Kevin Everett's recovery is the story of a lifetime
Posted: Friday December 14, 2007 1:15PM; Updated: Saturday December 15, 2007 4:40PM
We write a lot of stories here at SI. Stories for Sports Illustrated. Stories, like this one, for SI.com. Stories for SI Presents, SI Latino and Sports Illustrated for Kids. In the course of a week, a month, a year, that's a lot of keystrokes on the old Apple PowerBook. Most of them are disposable; after all, we're talking about sports and I don't imagine I will be saving my 2006 Detroit Lions scouting report to show to my grandchildren or bringing it along when I give talks at local schools.
Then again, some stories are not entirely disposable.
Last September I began reporting a story on Buffalo Bills' tight end Kevin Everett, who was seriously injured in the Bills' Sept. 9 season-opener against the Denver Broncos. Over the course of ensuing three months, I talked to doctors and coaches, friends and teammates, scientists and publicists. Finally, last week in Houston, I met and spoke with Everett, his first expanded interview since his injury.
His injury. That's a good place to start. In simple terms, Everett broke his neck and damaged his cervical spine. You saw the images of him lying on the field that afternoon in Buffalo, with players gathered nearby, somber and frightened. Everett could not move his arms or legs on the field or in the ambulance. He could barely breathe. As his surgeon, Dr. Andrew Cappuccino, whose candor enabled the story that appears in SI this week, put it to me, "Kevin was frankly quadriplegic on the field.''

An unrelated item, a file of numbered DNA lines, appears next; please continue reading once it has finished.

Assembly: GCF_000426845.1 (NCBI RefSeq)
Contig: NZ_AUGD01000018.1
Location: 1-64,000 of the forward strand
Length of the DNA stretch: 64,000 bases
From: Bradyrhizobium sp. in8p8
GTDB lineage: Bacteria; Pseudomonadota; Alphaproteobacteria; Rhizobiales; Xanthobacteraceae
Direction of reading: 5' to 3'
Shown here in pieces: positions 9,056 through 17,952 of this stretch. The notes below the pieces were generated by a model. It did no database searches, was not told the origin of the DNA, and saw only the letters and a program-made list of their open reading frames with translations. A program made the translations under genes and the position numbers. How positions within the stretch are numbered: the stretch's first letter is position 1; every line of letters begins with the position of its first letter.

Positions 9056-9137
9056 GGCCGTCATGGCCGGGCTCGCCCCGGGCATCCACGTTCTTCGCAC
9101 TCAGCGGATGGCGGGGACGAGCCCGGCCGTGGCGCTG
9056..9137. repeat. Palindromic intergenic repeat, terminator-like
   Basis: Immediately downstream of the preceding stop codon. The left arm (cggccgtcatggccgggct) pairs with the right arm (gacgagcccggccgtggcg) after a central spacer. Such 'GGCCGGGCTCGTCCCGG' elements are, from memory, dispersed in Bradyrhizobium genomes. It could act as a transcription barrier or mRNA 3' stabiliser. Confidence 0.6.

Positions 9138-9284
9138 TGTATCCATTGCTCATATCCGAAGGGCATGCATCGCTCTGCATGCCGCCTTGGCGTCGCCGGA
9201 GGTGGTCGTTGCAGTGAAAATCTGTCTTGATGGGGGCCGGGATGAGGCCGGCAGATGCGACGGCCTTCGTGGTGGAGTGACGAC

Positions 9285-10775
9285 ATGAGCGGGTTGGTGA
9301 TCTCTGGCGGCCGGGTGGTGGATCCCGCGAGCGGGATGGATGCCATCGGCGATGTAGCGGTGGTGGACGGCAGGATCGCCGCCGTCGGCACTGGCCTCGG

From that point Everett has made a remarkable recovery. Information leaked out along the way, although none of it came from Everett. He was moving his arms and legs. He was eating. He was sitting up. In mid-October, Cappuccino told me that Everett was walking with assistance.
But on Dec. 5 when I arrived at the home Everett bought for his mother, Patricia Dugas, I did not know what to expect. I didn't know if Everett would greet me in a wheelchair or if he would be using a walker or leaning against a wall for support. When you spend three months reporting on a person's life (not that I wasn't doing anything else), you become invested.
I was already in the living room, having arrived a few minutes early, talking with Everett's sisters and mom, when he got home from rehab with his fiancee, Wiande Moore. Everett walked through the front door, down a hallway and into the kitchen, stood in front of me and shook my hand. I did everything I could to stay professional, but it was an emotional moment. Kevin Everett is not yet fully recovered, but he looked pretty damn good at the moment, standing and talking, almost like any other football player I might interview in front of his locker.